I am happy to accommodate the Senator by way of having a further look at it. My concern is that the effect of the amendment, as drafted, would confine the process to looking only at the recommendation made under section 56(4)(a), namely, the published statement only. It could well have the effect of other recommendations not being considered. I do not believe that is what Senator McDowell wants to do, although it appears to be what Senator Norris wants to do.

I accept Senator McDowell’s point that the sections in question do not appear to be straightforward. I will have the Office of the Parliamentary Counsel examine it.

I have not intervened on this provision until now. When listening to the discussion, it struck me there is somewhat of an anomaly in section 56(4) itself. While I accept we have not yet reached that section, it was highlighted by Senator McDowell’s amendment, which refers to changes recommended under section 56(4)(a).

I am puzzled as to why the wording of section 56(4) lists a number of items in paragraphs (a), (b), (c), (d) and (e) but only in paragraph (c) are changes to the qualification requirements for appointment to judicial office and the requirements for the selection and recommendation of persons for appointment set out. Nothing else refers to changes which strikes me as odd, given that it seems that, by their nature, the recommendations might suggest there be changes to some of the other procedures. Perhaps I have missed something in it, but language of change is used in Senator McDowell's proposed amendment. It may be that it would limit unduly the effect of section 53(6)(d), but certainly the word "changes" is only used in section 56(4)(c), not 56(4)(a), 56(4)(b), 56(4)(d) and 56(4)(e). That seems odd, given that recommendations could relate to changes that should be made. I do not know whether the Minister wishes to comment now on this issue or if we can come back to it when we are debating section 56, but I would have thought it unnecessary to include a reference to changes in section 56(4). Presumably, recommendations could relate to changes to the qualification requirements in any case without the need to refer specifically to changes, but there may be a particular reason I missed changes are referred to section 56(4)(c). However, it is not apparent.

The Minister thinks the amendment would be too confining and confine it to the published statement only, but I am not sure that is true because section 56(4) contains the statement "the Procedures Committee shall, following a review under subsection (1), make a report to the Commission of its findings including any recommendations relating to the implementation of this Act including, but not limited to". I do not see, therefore, how it could be as disastrously confining as the Minister suggests, particularly taking into account the phrase "but not limited to".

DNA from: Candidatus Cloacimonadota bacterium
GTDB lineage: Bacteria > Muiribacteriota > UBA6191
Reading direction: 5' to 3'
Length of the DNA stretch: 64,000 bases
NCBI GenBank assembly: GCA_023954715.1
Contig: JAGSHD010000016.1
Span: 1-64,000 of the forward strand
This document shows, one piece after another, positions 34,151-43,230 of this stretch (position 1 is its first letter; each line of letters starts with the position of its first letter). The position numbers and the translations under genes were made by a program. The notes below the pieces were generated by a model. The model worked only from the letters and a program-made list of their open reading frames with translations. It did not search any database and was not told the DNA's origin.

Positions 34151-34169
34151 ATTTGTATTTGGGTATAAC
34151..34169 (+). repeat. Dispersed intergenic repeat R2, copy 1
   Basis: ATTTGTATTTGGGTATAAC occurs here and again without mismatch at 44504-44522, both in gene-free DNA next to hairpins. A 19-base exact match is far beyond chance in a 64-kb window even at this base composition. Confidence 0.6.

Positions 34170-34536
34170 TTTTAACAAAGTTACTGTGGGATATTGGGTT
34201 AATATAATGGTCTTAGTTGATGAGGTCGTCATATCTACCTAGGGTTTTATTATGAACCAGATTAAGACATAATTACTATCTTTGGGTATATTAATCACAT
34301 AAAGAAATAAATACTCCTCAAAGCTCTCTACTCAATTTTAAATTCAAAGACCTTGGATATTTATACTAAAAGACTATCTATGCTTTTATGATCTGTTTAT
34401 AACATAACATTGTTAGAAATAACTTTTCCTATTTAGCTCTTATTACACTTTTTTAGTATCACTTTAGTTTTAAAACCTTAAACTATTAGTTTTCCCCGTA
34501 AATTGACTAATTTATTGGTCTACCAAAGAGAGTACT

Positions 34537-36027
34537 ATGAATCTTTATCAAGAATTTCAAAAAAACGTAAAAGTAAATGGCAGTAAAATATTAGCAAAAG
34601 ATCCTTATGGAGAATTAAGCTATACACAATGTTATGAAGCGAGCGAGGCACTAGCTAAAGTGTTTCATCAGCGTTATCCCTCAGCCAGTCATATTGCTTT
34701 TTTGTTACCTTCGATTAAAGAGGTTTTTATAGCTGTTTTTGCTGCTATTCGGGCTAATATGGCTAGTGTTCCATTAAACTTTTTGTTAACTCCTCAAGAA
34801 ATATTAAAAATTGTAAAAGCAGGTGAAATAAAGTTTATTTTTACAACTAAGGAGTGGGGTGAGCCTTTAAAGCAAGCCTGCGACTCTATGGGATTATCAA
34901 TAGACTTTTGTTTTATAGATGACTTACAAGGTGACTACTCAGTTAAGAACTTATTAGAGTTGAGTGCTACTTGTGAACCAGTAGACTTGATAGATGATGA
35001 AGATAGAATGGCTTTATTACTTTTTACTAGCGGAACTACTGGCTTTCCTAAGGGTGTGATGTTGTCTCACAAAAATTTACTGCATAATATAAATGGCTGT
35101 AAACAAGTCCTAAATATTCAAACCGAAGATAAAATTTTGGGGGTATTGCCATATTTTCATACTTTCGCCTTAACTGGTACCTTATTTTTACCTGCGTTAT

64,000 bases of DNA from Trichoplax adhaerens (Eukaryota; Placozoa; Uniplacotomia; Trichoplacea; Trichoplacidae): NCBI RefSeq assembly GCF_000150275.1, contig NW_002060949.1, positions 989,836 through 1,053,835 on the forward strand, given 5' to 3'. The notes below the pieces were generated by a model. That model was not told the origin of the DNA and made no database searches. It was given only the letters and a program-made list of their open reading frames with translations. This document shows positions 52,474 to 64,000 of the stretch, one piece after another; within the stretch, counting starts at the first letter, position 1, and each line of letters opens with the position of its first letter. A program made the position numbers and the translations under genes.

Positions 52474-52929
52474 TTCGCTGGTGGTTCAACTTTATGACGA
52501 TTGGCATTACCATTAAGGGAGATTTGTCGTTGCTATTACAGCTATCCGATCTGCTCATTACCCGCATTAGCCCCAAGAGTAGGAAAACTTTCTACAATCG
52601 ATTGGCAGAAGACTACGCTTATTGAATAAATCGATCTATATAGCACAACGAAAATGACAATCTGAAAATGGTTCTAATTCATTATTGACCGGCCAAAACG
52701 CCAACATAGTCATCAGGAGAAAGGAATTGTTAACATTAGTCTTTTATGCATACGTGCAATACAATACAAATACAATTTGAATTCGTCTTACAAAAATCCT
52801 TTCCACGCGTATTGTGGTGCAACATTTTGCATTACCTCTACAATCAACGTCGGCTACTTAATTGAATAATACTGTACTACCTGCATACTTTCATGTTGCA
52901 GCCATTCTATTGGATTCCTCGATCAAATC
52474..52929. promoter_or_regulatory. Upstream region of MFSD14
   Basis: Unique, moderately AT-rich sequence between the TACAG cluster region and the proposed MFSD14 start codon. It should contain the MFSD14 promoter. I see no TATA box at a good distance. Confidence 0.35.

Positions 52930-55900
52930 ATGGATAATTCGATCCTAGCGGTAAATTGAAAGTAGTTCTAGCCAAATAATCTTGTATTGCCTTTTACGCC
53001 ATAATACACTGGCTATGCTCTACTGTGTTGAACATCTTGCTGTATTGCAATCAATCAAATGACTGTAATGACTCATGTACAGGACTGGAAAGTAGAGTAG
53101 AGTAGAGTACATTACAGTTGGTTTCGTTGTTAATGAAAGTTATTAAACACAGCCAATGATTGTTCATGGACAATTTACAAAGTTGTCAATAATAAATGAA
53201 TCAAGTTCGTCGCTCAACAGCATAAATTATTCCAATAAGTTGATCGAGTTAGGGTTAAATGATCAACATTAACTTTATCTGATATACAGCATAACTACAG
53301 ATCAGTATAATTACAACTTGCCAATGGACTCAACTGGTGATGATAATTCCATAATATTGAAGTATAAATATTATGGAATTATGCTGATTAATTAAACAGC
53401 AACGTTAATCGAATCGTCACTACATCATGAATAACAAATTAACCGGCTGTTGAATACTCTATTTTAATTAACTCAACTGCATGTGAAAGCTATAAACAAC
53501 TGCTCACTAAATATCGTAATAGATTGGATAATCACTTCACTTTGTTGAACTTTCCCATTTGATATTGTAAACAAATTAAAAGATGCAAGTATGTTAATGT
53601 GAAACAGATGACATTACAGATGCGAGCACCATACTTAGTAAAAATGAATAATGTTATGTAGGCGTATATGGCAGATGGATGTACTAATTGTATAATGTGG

I do not wish to prolong the debate, but we seem to have shifted from section 53 to section 56. I indicated to Senator McDowell that I would be happy to go back to the Office of the Parliamentary Counsel with a view to achieving the balance sought in the amendment, but it might not be a direct consequence of it. We can deal with section 56 if we get to it.

I will explain why we tabled the amendment. If one looks at section 56, one will see that it requires the procedures committee to monitor and review implementation of the Bill. It states the review under subsection (1) shall be conducted two years after commencement of the section and thereafter from time to time as the commission so requests. One of the things on which the procedures committee will be required to report - I think section 56(4) should contain the word "may" rather than "shall" - is its findings, including any recommendation related to implementation of the Bill, including but not limited to recommendations regarding the published statement, procedures and processes for developing and strengthening diversity among candidates for judicial appointment and changes to the qualification requirements for appointment to judicial office and the requirements for the selection and recommendation of persons for such appointment, ensuring the effectiveness of the administrative support provided by the office for the commission and the functions assigned to the commission. Paragraph (c) refers to changes to the qualification requirements for appointment to judicial office. What could happen is that the procedures committee might make a recommendation that instead of ten years' practice, it should be eight or 12 years. Let us suppose it makes such a recommendation. One would then go back to section 53(6)(d), which requires the procedures committee in the second or subsequent statements to have regard to recommendations it has made related, for example, to the eligibility of persons to be appointed to judicial office. That simply does not make sense because the Oireachtas either will or will not have made such changes. To require the procedures committee under section 53(6)(d) to have regard to its own recommendations in a process that, when one looks at the section, does not require those recommendations to be accepted or even implemented by statute seems wrong. That is what I am driving at. It seems to be a little premature and is unfortunately drafted. I know that the Office of the Parliamentary Counsel has a difficult job to do and I am not being niggly in my criticism, but if one puts section 53(6)(d) with section 56(4)(a), one will find oneself requiring the commission to have regard to things that may not even be law at the time it will come to make its second or subsequent statements. That is why I think a review is needed.